It was Democrat Doug Jones winning in Alabama last night, capturing the U.S. Senate seat in that normally very Republican state.  Tuesday’s tally was an upset in an election that drove a wedge within the Republican party and gave Democrats another burst of momentum ahead of the 2018 midterm races.

The result was a defeat for President Donald Trump, who had endorsed Republican Roy Moore, and for his former White House strategist, Steve Bannon, who had made this the first major test of his strategy of supporting antiestablishment candidates to challenge the GOP old guard.  It was also the second potent signal, after Democrats swept the Virginia legislature races a month ago, that Democratic enthusiasm in the 2018 midterms could produce the sort of election wave that could flip control of Congress.

Mr. Jones, a 63-year-old former federal prosecutor, won in part by appealing to voters who believed the allegations of sexual misconduct and assault on teenage girls when Mr. Moore was in his 30s were an embarrassment to the state and disqualifier for office.

“This entire race has been about dignity and respect,” Mr. Jones said at his boisterous victory rally in Birmingham. “This campaign has been about the rule of law. This campaign has been about common courtesy and decency.”

Mr. Jones pulled off his win due to high turnout by black Democratic voters and suburban Republicans who were put off by the Moore campaign travails. The sexual-misconduct allegations, which Mr. Moore denied, also seemed to create a drag for the Republican as turnout dipped in the largely white, rural counties that Republicans have counted on as a large part of their base.  Jones is the first Democrat that Alabamians have sent to the U.S. Senate in more than two decades. His pending arrival in the nation’s capital will trim the GOP’s Senate majority from 52-48 to 51-49, loosening the Republicans’ grip on power in the chamber after a year of struggling to give Mr. Trump’s agenda a legislative boost. The GOP attempt to repeal the Affordable Care Act failed earlier this year by one vote because of defections within its own ranks.

The president posted a tweet Tuesday night congratulating Mr. Jones on “a hard fought victory,” he said. “The people of Alabama are great, and the Republicans will have another shot at this seat in a very short period of time.”

In New York City yesterday, the man accused of detonating a homemade pipe bomb strapped to his body in one of the busiest transit hubs faces federal terrorism charges, according to a complaint filed in court.


“I did it for the Islamic State,” suspect Akayed Ullah told investigators, according to the complaint. He is charged with providing material support to a terrorist organization, use of weapons of mass destruction, bombing a place of public use, destruction of property by means of an explosive and use of a destructive device. Mr. Ullah faces up to life in prison.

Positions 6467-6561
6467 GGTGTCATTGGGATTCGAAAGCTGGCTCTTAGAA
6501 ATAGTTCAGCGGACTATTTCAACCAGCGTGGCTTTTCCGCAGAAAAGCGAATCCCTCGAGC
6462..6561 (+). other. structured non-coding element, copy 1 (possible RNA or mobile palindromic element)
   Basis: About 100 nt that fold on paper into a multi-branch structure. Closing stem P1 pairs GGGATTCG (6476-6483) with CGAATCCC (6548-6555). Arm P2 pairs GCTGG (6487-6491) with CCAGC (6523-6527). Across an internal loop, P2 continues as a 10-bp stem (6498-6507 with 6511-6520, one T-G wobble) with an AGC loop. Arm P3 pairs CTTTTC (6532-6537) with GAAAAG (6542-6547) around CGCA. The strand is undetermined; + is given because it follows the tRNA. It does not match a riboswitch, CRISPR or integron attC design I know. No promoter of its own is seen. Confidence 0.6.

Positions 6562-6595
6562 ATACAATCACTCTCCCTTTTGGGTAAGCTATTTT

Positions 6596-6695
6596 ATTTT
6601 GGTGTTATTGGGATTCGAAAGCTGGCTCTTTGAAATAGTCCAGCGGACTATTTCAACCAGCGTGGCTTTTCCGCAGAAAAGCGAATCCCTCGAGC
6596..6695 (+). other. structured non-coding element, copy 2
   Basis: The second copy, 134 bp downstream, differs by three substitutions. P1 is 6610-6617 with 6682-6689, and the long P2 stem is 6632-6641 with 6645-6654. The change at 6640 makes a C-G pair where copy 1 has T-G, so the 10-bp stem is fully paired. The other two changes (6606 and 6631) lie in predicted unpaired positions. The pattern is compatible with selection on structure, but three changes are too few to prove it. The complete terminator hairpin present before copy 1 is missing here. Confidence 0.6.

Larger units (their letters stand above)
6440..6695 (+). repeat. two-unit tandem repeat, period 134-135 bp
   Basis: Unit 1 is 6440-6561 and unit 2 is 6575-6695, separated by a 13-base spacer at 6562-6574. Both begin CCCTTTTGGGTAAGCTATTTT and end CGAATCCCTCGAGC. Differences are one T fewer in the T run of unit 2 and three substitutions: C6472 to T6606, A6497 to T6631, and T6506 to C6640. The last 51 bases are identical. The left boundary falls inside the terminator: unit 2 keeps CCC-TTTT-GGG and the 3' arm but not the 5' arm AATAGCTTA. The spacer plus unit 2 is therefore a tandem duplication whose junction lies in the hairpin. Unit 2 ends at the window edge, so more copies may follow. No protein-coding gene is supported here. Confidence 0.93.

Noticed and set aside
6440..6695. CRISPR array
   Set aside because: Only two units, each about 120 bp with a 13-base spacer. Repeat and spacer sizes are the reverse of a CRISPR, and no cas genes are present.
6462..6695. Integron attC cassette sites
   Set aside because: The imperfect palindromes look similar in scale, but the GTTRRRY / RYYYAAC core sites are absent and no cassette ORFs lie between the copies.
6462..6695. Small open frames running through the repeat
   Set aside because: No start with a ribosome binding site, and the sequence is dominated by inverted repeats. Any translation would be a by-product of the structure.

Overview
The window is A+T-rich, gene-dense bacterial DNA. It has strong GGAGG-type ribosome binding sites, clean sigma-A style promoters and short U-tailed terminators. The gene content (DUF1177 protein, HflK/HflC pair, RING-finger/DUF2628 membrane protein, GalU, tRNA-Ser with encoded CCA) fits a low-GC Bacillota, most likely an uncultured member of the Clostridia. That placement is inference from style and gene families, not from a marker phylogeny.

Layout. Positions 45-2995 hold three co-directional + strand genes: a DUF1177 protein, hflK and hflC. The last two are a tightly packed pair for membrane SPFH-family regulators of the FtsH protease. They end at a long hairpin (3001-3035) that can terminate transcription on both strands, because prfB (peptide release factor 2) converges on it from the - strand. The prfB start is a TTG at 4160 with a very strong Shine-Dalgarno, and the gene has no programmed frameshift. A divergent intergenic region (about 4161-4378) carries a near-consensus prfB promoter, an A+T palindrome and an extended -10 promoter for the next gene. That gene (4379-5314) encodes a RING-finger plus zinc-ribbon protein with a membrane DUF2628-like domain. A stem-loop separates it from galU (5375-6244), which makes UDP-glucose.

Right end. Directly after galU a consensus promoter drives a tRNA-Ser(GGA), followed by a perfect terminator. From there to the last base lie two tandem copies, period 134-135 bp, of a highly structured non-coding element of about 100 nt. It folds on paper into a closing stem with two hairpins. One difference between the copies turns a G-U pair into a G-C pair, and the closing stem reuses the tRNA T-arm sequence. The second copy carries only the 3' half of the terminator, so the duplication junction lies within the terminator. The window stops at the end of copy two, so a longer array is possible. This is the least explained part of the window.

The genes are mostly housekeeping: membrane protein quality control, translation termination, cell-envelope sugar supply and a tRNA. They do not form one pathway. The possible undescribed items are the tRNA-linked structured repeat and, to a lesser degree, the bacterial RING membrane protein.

“In the middle of rush hour, as everyday New Yorkers hurried to their jobs, to their schools, ready to start the work week and get going with their busy lives, one man came to kill, to maim and to destroy,” said Joon Kim, acting U.S. attorney for the Southern District of New York, which brought the charges.

A lawyer for Mr. Ullah, a 27-year-old Bangladeshi immigrant, couldn’t be identified. “We are heartbroken by this attack on our city today and by the allegations being made against a member of our family,” the Ullah family said in a statement.   Ullah constructed the pipe bomb in his Brooklyn apartment about one week prior to Monday’s attack, according to the complaint. He used Christmas tree lights, wiring and a nine-volt battery to detonate the bomb, it says. He filled the bomb with metal screws, in order to cause maximum damage, then affixed the bomb to his body with zip ties, prosecutors say.


The explosive fizzled but burned Mr. Ullah, injured three others and disrupted morning commutes for thousands of New Yorkers. Investigators say Mr. Ullah, who had a job as an electrical worker, hadn’t appeared on authorities’ radar. Investigators say Mr. Ullah was inspired by Islamic State internet propaganda.

How deep does the hate go for President Trump no one knows, but it’s beginning to unfold in a large way. One of the FBI’s top agent and an FBI lawyer, who were involved in the investigation into Hillary Clinton’s email arrangement and the probe into Russian electoral meddling, exchanged texts disparaging then-candidate Donald Trump, including calling him an “idiot” and a “menace,” according to copies of the messages the Justice Department provided Congress.

Peter Strzok, 47 years old, was one of the highest-ranking agents at the Federal Bureau of Investigation. He was removed from his post with special counsel Robert Mueller’s investigation of Russian meddling this past summer after a Justice Department watchdog launched an inquiry into the texts.

The messages between Mr. Strzok and FBI lawyer Lisa Page include one in which Ms. Page tells him in August 2016: “Maybe you’re meant to stay where you are because you’re meant to protect the country from that menace.”

In July 2016, during the GOP convention, Ms. Page texted Mr. Strzok: “Wow, Donald Trump is an enormous d*uche,” to which Mr. Strzok responded: “How was Trump, other than a douche?”

Mr. Strzok and Ms. Page, who also briefly worked with Mr. Mueller’s office, haven’t responded to requests for comment.